The Dartmoor winter hasn’t quite left us but spring hasn’t quite begun either. There are some clues of the shift in the seasons around Fingle Woods in early March and, last week, Tom Williams took his sound equipment out again to record the maturing soundscape of the woodland around the Teign valley. Walking around the various compartments of wooded habitat we thought we had found the ideal spot; ancient oak woods nearby, a patch of open scrub between a stand of beech on one side and a fringe of conifer on the other. In this diverse and interesting spot, what could possibly go wrong? Well, Tom’s first recording was a little more mechanical than we had hoped. The dominant sound in this neck of the woods was the machinery clearing up the last remnants of the winter’s forestry work.
woodland restoration in action
We were determined to find some different woodland heroes of the feathered variety so we moved along the hillside to a patch of boggy wet woodland. Where the conifers meet the broadleaves a group of siskins chattered while searching for food. Many of these treetop dwellers are difficult to see against the pale sky but occasional flashes of yellow confirmed their identity.
goldcrest and siskins
Robins and wrens have been striving for sustenance all winter and are beginning to get more vocal at this time of year. In the early 19th century, John Clare was an agricultural labourer who developed a life-long talent for poetry. He created a catalogue of the wildlife within the changing English landscape and, with keen observations, wrote about many species and, in The Wren, showed his admiration for the songs of the smaller, less glamourous woodland birds …
Why is the cuckoo’s melody preferred
And nightingale’s rich song so fondly praised
In poet’s rhymes? Is there no other bird
Of nature’s minstrelsy that oft hath raised
One’s heart to extacy and mirth as well?
I judge not how another’s taste is caught:
With mine, there’s other birds that bear the bell
Whose song hath crowds of happy memories brought.
Such the wood-robin singing in the dell
And little wren that many a time hath sought
Shelter from showers in huts where I did dwell
In early spring the tennant of the plain
Tenting my sheep and still they come to tell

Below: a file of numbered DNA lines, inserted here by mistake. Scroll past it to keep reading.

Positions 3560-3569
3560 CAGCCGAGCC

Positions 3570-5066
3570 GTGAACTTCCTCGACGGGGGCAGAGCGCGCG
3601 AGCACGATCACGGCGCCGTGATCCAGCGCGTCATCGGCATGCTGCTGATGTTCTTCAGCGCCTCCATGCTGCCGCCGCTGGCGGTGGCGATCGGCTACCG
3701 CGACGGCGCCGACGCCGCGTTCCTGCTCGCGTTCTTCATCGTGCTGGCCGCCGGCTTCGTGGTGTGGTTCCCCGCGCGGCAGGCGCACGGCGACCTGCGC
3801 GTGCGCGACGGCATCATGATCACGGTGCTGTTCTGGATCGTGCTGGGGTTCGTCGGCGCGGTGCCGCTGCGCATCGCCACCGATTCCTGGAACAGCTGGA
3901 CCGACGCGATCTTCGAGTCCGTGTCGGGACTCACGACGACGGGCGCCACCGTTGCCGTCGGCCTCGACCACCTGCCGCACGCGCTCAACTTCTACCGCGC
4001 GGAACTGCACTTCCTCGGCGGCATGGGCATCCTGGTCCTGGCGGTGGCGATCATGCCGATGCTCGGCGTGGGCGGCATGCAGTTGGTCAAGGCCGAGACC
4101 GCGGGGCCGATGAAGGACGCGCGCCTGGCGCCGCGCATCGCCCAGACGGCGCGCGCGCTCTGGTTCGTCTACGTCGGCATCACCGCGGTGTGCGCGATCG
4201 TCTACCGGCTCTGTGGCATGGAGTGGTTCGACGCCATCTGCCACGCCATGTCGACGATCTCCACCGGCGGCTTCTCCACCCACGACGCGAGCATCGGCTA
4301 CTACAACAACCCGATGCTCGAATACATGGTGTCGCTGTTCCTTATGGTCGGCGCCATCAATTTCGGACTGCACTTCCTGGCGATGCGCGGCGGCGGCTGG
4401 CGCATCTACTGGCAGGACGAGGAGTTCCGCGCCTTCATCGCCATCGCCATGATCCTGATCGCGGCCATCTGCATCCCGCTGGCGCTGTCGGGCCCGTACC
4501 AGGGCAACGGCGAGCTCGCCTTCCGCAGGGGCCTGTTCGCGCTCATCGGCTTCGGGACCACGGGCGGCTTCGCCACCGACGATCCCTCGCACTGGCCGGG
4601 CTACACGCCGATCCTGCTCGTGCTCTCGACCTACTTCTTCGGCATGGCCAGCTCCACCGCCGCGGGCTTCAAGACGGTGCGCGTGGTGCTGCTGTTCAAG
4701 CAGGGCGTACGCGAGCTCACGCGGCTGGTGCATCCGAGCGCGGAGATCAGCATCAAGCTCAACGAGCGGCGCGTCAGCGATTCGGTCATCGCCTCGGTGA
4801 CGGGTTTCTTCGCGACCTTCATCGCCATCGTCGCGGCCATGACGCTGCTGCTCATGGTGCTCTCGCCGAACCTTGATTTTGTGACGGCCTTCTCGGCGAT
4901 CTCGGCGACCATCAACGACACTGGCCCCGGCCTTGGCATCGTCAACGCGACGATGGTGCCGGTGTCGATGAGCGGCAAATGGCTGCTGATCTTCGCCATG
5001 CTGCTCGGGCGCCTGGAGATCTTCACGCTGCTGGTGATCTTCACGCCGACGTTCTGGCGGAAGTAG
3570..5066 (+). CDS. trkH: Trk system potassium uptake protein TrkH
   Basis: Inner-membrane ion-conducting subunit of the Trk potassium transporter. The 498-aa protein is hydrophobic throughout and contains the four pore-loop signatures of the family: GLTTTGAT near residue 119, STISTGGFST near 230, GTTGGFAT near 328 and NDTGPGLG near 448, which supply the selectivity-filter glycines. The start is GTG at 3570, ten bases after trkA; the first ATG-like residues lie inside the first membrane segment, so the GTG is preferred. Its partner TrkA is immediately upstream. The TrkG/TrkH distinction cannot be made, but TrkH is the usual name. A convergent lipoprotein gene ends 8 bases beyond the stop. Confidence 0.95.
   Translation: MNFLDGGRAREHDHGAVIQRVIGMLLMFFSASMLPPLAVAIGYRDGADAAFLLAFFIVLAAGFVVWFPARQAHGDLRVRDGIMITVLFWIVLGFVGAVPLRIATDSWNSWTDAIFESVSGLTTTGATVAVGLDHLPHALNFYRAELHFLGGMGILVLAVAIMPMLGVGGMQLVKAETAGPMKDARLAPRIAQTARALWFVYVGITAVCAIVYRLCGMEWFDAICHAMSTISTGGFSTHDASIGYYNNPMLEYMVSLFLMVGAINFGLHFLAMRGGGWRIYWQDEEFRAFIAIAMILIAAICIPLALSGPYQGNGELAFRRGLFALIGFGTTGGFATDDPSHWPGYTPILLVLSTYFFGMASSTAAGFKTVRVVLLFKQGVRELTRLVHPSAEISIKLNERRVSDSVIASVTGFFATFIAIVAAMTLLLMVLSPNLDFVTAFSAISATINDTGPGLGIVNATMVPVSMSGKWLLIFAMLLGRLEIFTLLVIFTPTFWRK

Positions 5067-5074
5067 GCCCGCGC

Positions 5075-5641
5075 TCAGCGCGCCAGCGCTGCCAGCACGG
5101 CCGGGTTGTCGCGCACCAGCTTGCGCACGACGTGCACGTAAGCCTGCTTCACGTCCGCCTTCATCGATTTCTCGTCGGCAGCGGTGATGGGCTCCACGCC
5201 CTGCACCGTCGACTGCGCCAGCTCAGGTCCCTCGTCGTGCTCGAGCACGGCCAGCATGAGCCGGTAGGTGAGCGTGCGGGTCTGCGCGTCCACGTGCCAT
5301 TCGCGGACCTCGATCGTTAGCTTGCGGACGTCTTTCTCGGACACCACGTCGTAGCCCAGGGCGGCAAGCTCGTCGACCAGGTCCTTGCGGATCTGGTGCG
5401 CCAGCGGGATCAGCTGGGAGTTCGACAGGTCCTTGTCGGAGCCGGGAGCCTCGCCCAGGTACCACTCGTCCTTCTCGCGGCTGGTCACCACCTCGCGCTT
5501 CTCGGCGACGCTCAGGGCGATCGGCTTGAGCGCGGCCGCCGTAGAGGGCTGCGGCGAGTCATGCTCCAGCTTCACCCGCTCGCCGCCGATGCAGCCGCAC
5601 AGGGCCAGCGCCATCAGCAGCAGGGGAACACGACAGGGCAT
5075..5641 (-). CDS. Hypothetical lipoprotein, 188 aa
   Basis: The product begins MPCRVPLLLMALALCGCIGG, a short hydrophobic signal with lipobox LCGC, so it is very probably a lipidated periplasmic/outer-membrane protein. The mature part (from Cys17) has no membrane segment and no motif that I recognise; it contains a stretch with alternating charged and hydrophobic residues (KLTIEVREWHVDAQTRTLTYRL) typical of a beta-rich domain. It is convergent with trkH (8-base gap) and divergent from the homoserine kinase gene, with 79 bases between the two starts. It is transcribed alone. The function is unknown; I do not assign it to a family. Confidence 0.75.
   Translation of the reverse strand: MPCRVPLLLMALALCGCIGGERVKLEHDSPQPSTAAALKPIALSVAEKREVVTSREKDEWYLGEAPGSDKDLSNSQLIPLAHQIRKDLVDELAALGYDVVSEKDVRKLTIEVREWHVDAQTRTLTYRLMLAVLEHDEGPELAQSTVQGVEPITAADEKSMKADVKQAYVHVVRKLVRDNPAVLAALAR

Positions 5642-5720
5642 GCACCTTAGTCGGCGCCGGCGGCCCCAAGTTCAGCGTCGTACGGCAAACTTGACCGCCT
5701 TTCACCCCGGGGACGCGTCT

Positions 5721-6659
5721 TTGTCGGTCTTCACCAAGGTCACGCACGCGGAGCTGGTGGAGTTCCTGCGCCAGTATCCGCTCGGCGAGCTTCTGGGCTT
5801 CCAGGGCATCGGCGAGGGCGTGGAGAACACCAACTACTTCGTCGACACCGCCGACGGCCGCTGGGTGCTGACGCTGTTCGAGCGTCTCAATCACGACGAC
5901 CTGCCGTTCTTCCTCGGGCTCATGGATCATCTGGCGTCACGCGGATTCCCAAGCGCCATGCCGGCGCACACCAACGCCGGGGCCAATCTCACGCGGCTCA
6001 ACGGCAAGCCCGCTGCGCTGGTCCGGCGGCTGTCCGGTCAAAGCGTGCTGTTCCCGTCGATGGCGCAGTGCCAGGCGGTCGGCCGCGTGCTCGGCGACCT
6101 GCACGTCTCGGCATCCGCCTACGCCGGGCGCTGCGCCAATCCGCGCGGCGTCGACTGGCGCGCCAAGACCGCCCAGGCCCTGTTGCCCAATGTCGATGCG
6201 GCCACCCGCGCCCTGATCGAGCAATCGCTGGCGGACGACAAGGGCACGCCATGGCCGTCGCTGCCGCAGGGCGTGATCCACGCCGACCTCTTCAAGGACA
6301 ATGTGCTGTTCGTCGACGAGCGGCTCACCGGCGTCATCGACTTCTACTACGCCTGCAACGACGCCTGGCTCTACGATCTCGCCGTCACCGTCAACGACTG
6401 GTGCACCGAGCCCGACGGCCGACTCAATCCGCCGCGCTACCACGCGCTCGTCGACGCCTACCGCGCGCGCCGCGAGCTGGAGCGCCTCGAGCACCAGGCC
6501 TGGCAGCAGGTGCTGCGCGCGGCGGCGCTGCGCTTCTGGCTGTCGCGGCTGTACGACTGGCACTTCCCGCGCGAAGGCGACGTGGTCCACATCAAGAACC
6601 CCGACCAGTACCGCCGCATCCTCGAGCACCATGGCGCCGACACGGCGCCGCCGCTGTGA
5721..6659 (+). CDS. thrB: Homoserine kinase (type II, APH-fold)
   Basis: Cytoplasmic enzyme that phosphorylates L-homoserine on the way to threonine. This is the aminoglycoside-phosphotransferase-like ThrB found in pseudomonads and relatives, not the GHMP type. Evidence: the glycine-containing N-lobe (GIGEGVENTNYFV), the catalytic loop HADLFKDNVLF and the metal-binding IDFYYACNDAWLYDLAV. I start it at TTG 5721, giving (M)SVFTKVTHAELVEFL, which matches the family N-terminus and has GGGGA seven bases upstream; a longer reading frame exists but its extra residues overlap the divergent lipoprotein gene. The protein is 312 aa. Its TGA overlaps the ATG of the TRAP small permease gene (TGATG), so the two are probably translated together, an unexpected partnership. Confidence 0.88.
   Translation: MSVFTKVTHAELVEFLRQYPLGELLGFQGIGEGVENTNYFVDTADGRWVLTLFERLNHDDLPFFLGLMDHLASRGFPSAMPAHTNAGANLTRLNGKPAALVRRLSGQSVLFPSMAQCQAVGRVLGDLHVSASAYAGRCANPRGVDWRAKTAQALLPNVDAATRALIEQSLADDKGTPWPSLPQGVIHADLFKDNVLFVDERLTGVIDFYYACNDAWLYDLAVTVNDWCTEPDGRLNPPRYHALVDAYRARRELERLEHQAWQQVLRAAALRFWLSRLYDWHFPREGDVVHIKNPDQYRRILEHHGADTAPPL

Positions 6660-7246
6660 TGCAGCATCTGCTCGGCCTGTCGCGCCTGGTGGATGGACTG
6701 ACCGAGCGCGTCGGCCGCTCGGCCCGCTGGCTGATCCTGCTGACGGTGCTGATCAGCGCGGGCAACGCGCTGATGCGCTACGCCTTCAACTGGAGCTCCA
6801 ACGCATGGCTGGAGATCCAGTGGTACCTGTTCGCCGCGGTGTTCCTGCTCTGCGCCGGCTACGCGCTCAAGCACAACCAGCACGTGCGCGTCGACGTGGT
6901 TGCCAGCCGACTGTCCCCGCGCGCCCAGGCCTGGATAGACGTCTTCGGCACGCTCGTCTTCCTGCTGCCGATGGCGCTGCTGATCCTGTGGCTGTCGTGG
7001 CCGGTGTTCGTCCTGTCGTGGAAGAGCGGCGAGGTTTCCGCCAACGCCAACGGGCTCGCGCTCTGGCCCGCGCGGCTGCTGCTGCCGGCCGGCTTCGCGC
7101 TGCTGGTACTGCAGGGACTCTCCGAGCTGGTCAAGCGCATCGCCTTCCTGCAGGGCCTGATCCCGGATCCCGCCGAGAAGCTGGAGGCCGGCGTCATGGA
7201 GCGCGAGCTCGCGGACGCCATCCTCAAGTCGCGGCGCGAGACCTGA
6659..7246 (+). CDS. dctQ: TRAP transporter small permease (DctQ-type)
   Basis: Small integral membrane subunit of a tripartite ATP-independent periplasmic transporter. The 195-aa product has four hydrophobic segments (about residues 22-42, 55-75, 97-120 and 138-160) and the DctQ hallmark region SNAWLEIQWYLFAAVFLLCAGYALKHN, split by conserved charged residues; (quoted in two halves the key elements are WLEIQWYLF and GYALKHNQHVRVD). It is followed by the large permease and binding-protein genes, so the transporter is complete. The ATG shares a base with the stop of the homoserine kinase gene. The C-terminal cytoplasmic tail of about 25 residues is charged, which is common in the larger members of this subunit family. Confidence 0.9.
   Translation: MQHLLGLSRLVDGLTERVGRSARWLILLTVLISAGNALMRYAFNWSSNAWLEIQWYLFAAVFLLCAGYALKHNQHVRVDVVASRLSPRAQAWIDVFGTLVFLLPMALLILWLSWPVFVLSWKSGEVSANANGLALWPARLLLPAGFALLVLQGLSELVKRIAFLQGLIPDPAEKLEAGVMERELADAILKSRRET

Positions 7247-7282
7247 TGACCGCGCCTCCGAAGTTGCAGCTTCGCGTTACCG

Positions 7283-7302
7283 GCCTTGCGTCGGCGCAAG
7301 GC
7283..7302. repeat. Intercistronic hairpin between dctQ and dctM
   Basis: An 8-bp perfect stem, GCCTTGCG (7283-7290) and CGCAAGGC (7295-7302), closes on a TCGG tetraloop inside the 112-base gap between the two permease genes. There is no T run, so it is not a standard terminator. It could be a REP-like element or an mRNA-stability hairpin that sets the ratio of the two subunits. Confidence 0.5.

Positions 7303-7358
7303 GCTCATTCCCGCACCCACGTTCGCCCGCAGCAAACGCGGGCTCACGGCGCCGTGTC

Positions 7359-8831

The happy stories of the past again.
coal tit with a passing raven
Before we left the wet woodland, Tom’s stereo microphone recorded a number of small woodland birds. While we sat still for a minute or two, the birds gained the confidence to sing, and we had time to admire the wild daffodils.
Heading down the valley, we stopped to listen to a song thrush. Coupled with his sound recording skills, Tom’s knowledge of bird calls is excellent. He explained how the thrush, sitting high in a tree, “repeats a phrase of its song before moving on to another”. Listen for yourself …
Next to the river, Upperton weir pool retained its usual calming tone. We admired the deep, reflective clarity of the water while recording the weir and surrounding bird life.
Upperton weir pool
Some blustery spring weather was moving in over Mardon Down as we set up our last stop of the day. The birds had a few minutes to finish their song before the wind whipped up and the rain came and washed out their melodies.
song of the woodland edge
As we listened to the birds it occurred to us that these species were those that had not migrated; they had all toughed it out through the wintry woods and were now making an early start to find a mate and a nesting site. These indomitable winter heroes were singing to sort out their territories before the migratory star species arrive from far-distant warmer climes in the coming months. Keep listening!
Later in the week, Tom captured the dawn chorus. Listen to the way the calls and songs build their intensity and urgency. A good pair of stereo headphones or speakers really enhance the listening experience … but you can’t beat being there!
by Matt Parkins
Sound recordings: Tom Williams